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Journal Article

Citation

Ward T, Langlands RL. Aggress. Violent Behav. 2008; 13(5): 355-372.

Copyright

(Copyright © 2008, Elsevier Publishing)

DOI

10.1016/j.avb.2008.06.001

PMID

unavailable

Abstract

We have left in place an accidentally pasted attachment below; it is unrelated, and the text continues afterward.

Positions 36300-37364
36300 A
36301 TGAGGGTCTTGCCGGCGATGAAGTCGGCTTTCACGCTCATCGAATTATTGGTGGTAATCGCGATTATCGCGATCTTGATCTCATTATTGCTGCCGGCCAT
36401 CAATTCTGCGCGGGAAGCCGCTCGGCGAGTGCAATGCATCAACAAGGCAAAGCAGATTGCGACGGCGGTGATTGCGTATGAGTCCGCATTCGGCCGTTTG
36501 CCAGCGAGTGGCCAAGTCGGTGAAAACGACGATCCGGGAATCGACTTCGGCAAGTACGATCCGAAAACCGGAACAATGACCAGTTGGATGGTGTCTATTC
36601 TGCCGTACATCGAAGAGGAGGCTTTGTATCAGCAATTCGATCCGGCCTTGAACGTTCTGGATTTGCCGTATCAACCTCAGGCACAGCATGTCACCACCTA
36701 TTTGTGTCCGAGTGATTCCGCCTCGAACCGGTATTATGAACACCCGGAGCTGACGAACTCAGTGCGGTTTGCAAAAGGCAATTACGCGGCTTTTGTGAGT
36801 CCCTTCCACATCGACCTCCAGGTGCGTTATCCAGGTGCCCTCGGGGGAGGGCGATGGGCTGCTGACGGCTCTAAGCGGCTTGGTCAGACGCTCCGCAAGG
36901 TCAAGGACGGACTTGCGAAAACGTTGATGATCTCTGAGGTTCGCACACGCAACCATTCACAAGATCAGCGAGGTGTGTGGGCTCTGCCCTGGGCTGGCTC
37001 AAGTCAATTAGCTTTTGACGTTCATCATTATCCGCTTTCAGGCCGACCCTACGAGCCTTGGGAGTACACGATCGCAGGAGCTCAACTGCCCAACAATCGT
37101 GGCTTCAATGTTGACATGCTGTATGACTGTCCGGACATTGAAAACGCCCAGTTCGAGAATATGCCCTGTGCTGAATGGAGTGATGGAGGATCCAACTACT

Restorative justice has gained significant momentum as a justice reform movement within the past three decades, and it is estimated that up to one hundred countries worldwide utilize restorative justice practices. Although claims about the role of restorative justice in protecting human rights are repeatedly made in the restorative justice literature, they are seldom supported by empirical evidence or a thorough analysis of human rights and their justification. In this paper, we discuss how the assumptions underpinning restorative justice practices impact on offenders' human rights, and their points of convergence and divergence. We argue that while these assumptions can protect certain offender rights, they may violate others. We finish with some suggestions about how to reconcile the tensions between human rights and restorative justice, focusing in particular on the relationship between community needs and individual well-being.

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